The European Innovation Partnership on Water (EIP Water) aims to boost water innovation development in Europe and beyond; at its core are 25 Action Groups (AGs) which were accepted after two calls.
They operate as voluntary multi-stakeholder groups and form the central element of EIP Water's implementation phase. Action Groups work with their partners to develop, test, scale up, disseminate and stimulate the uptake of innovations by the market and society for major water-related challenges.
The 17th European Forum on Eco-innovation explored the dynamics of green jobs creation. More than 150 experts debated the potential of circular economy to drive businesses’ competitiveness and create employment.
Over the last decade 3 to 4.2 million jobs were created in European eco-industries. Recent studies at national level and for different sectors indicate a positive trend in employment generation coming from the transition to a resource efficient circular economy.
Wood pellets are an ecological, affordable and efficient way of producing energy, says Gilles Gauthier who has been coordinating the EU-funded project PellCert to develop and promote ENplus, a new and better certification for the EU and beyond. "Pellets have a high energy density and are easy to manipulate," he says. “You can suck them through a pipe like water."
The European Marine Energy Centre (EMEC) Ltd is helping bring new low-carbon technologies to market. EMEC has been approved as an assessor under the EU’s Environmental Technology Verification (ETV) scheme and will be checking claims about the performance of innovative environmental technologies.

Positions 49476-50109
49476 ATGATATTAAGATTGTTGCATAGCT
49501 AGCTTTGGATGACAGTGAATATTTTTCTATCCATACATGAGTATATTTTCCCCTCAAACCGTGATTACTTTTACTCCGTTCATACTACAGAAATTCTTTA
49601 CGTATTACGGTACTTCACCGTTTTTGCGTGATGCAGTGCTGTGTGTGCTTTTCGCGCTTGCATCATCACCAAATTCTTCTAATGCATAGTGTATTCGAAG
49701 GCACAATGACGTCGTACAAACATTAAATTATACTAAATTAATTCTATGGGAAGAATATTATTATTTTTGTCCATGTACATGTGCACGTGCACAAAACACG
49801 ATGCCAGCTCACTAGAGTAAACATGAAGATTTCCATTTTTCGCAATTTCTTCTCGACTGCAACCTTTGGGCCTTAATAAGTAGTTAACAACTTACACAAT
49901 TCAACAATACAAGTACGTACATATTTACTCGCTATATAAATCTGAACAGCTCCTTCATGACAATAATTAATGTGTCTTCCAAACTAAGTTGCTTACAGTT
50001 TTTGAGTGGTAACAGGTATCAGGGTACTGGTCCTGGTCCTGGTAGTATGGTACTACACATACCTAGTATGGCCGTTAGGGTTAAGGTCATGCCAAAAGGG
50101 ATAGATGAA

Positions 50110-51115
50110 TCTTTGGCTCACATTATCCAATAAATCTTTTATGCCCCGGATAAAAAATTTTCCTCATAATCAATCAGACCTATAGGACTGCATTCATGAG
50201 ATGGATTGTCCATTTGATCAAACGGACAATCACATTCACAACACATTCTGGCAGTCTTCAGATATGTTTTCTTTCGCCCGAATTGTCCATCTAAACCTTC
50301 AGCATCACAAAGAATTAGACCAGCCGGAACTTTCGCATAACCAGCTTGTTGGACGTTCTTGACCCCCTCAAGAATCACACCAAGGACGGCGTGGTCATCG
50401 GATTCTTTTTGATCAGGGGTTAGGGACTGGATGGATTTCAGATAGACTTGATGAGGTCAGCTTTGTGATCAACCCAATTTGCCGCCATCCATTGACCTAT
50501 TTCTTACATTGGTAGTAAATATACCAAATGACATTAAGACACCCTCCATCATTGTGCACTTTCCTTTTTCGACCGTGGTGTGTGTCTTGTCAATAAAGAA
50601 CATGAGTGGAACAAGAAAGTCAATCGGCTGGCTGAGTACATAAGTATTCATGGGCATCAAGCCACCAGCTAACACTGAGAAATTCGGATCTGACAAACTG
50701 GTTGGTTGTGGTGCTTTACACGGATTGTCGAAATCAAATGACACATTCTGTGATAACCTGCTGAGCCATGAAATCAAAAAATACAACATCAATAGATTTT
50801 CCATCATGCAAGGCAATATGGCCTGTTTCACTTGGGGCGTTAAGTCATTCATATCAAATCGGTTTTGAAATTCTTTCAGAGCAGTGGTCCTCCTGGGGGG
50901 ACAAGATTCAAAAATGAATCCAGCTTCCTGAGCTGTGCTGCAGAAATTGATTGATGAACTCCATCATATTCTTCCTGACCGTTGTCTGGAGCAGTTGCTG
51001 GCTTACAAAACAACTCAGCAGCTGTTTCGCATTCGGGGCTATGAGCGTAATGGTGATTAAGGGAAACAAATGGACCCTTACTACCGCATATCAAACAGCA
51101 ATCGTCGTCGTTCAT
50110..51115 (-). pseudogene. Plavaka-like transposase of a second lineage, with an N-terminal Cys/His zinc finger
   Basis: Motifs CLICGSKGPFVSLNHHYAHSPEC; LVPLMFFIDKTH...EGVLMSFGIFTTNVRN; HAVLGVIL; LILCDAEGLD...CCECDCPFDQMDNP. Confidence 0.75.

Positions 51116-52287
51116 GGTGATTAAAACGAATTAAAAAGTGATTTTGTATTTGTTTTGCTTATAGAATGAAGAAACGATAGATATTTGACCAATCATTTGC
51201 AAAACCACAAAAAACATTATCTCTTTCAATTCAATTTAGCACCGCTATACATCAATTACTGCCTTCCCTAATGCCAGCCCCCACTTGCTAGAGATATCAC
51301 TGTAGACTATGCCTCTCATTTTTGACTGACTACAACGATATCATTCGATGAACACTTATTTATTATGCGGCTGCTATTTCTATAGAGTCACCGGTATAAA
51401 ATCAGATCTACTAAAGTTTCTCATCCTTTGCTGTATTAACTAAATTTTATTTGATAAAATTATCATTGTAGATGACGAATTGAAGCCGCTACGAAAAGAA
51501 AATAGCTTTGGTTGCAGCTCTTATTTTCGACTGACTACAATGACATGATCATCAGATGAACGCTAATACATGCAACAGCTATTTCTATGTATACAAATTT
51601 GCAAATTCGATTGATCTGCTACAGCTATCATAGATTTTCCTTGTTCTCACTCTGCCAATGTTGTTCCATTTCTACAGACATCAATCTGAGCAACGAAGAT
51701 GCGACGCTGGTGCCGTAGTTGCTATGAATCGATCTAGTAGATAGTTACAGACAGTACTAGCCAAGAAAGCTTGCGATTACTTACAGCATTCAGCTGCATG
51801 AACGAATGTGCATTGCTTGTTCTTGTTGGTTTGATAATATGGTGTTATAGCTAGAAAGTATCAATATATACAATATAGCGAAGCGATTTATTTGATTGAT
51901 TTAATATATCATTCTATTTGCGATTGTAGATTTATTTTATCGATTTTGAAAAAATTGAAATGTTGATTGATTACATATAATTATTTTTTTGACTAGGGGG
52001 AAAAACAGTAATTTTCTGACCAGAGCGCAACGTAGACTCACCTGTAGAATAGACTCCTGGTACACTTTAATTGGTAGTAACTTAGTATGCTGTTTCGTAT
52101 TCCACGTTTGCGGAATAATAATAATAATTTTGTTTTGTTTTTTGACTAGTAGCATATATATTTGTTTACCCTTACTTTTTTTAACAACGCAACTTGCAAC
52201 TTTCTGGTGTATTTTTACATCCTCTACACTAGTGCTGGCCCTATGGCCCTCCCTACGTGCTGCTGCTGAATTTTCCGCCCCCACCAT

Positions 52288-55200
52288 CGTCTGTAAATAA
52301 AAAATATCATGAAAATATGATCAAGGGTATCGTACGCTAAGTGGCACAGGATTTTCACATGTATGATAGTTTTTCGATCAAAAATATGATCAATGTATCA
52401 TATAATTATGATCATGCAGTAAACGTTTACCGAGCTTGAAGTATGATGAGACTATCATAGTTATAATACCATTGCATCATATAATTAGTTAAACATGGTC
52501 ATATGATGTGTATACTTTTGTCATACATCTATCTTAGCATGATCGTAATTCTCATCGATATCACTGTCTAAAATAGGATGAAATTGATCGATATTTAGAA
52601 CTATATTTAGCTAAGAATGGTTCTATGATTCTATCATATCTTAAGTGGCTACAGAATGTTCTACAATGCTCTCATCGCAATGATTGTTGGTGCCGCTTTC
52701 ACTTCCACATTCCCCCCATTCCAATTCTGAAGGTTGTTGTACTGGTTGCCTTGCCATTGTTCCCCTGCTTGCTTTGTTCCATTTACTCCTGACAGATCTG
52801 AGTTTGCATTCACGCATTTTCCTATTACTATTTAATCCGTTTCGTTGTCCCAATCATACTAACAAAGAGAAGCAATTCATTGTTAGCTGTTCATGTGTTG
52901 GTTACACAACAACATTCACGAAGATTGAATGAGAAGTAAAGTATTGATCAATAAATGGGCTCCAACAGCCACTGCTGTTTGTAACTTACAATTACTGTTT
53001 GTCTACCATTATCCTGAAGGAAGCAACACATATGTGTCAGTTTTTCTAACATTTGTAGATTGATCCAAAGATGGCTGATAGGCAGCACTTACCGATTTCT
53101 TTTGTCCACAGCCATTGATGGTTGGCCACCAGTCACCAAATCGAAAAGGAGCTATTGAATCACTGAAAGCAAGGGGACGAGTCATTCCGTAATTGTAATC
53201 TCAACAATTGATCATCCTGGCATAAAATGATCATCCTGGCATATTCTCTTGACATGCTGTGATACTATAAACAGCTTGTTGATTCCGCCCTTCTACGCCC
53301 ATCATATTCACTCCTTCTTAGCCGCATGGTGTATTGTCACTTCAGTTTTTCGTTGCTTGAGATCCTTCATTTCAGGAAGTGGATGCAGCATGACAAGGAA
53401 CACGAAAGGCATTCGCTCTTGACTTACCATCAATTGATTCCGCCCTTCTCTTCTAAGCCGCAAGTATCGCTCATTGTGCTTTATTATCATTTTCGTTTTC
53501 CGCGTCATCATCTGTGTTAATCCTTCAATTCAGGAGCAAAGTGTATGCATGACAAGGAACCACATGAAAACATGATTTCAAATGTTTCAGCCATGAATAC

The INNEON Team will attend the POLLUTEC event in Lyon from 2nd to 5th December 2014, Hall 4 Aisle M Stand 122
Mr. Serge Galant, CEO of TECHNOFI, will talk about the INNEON eco innovation platform on December 2nd from 4pm to 4.45 pm within the Innovation Business Lounge, a dedicated conference, communication and networking place for innovators, investors and decision makers.
A small Estonian business partnered with a Bangladeshi textile factory to produce garments using leftover fabric. The resulting clothes have a significantly smaller environmental footprint than traditional mass-produced clothes and encourage consumers to remember that their consumption choices, even in regard to fashion, have an impact on the environment.